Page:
Published: 00:01, 13 November 2014
Murder suspect Colin Ash-Smith attended the funeral of Dartford schoolgirl Claire Tiltman, a court has heard.
Several witnesses on the night of her murder reported seeing a man with fair, scruffy hair wearing a light-coloured coat.
The jury heard Ash-Smith owned a light-coloured, waist-length jacket and it was one - according to his then girlfriend - that he wore all the time, and later wore to Claire’s funeral.
Prosecutor Brian Altman QC told the jury that despite a massive police investigation over two decades, officers had not identified any man other than the defendant who fitted the description, and no one had ever come forward to say they were that person.
Ash-Smith’s beige-coloured jacket was examined by police after his arrest in 1995.
Traces of blood were found but were insufficient for blood grouping analysis.
The jury was told that DNA testing did not exist at the time.
Mr Altman told the court the jacket was, “alas”, returned to Ash-Smith’s father in 1998 and that when police searched all the known addresses for the Ash-Smiths in September last year, the jacket could not be found.
It is alleged Ash-Smith, 45, fatally stabbed the teenager in an alleyway off London Road, Greenhithe, in January 1993.
Claire, who went to Dartford Grammar School for Girls, was killed just four days after her 16th birthday not far from her home in Woodward Terrace.
“He was nicknamed The Phantom because he used to creep around. You could be doing something and then he would suddenly be there” - Ash-Smith's ex-colleague Peter Shelton
Her parents, Lin and Cliff Tiltman, have since died.
Ash-Smith was charged with Claire’s murder after lawyers were presented with a file by Kent Police following a cold case review.
The court heard Ash-Smith was nicknamed The Phantom by work colleagues as he had a habit of “creeping around”.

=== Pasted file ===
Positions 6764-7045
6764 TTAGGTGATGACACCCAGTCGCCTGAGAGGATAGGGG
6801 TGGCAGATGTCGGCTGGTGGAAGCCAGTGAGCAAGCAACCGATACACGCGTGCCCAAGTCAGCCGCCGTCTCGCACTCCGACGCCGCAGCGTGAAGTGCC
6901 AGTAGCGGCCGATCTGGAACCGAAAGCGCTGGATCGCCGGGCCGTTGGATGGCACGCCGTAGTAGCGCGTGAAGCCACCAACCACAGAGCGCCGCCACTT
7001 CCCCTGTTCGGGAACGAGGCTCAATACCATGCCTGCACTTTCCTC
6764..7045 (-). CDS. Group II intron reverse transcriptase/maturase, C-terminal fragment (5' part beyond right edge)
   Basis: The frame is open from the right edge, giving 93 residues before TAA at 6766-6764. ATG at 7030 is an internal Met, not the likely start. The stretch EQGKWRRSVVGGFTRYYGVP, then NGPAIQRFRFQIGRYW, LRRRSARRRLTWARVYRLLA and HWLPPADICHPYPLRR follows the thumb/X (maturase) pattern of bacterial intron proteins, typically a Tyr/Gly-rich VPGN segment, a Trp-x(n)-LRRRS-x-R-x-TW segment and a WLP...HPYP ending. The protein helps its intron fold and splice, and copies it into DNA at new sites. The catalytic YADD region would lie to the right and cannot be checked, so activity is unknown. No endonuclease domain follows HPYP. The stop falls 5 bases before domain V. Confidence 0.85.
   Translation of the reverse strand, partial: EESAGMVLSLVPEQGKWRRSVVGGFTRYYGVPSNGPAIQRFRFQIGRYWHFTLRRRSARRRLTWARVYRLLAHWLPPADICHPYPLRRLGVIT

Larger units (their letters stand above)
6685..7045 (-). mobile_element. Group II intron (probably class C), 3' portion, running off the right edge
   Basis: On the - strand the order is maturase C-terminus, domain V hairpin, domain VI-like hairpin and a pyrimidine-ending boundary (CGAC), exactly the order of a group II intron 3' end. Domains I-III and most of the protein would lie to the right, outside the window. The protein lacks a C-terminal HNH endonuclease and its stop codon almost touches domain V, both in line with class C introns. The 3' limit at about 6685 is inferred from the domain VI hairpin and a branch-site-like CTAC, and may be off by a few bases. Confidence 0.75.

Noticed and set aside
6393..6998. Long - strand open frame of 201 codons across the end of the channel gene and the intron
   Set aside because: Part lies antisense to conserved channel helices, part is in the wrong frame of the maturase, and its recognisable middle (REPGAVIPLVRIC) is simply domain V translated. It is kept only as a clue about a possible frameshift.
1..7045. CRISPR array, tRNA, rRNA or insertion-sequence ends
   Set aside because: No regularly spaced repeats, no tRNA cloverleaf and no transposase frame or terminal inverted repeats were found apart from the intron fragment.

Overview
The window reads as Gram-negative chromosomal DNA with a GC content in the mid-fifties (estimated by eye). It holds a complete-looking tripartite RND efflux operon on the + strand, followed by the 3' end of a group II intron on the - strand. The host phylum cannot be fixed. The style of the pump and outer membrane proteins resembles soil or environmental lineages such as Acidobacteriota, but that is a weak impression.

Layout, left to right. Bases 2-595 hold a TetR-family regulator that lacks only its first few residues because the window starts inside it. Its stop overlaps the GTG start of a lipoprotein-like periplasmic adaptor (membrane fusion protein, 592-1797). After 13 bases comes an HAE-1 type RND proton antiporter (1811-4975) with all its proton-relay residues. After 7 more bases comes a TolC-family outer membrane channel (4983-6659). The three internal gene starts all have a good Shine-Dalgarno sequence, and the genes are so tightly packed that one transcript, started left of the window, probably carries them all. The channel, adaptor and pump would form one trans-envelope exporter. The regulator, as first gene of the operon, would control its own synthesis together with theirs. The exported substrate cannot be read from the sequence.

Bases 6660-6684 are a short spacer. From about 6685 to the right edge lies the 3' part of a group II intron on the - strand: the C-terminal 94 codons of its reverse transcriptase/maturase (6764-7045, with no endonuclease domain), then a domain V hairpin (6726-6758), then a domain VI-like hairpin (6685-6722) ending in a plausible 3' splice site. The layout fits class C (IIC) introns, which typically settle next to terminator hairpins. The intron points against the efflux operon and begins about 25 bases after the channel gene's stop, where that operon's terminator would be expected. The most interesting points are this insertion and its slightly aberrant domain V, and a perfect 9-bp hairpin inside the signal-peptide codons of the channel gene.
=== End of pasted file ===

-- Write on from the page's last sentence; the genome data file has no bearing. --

He also showed off several types of knives with blades ranging in length from 4in to 10in and were described as commando, survival, combat and even Crocodile Dundee-style by his workmates.
Many described him as shy and introverted.
In a statement read to the court Peter Shelton, who worked with the defendant at a rope manufacturing company in Swanley, said: “He was nicknamed The Phantom because he used to creep around.
“You could be doing something and then he would suddenly be there.”
Mr Shelton also recalled finding a commando-type knife in Ash-Smith’s work drawer at the time of the 1988 attack. The court heard it was not a work tool supplied by the company.
Another colleague told police Ash-Smith would produce a knife on various occasions, flick it open and “joke about”.
One time he cut a workmate’s arm but was said to be apologetic.
Jason Crittenden was a young boy living next to the Ash-Smith family home in Milton Street, Swanscombe.
In his statement he also spoke of Ash-Smith, then in his early 20s, showing him knives and selling him an air gun.
By January 1995 Ash-Smith was working for Express Dairies based in Swanley.
He had rounds in Joydens Wood, Hextable and New Ash Green before being given his own franchise round in Farningham.
The court heard he again showed off knives and would tell colleagues he would use them if necessary when remarks were made about certain rounds being “quiet and lonely”.
On one occasion while on his round in Farningham he and a colleague were said to have spotted an attractive woman in her mid 20s, at which Ash-Smith was alleged to have remarked: “I’d love to split her legs wide open.”
Howard Shipman also worked with Ash-Smith at an Erith-based rope firm.
He told police Ash-Smith had shown him a Crocodile Dundee-type knife with a 10in blade, as well as a loaded handgun.
Mr Shipman said he could not tell whether it was real or imitation.
“I said ‘This could kill you’ and Colin said words to the effect of ‘Let’s put it this way. It would make a hole in you’, or something similar.”
The trial continues.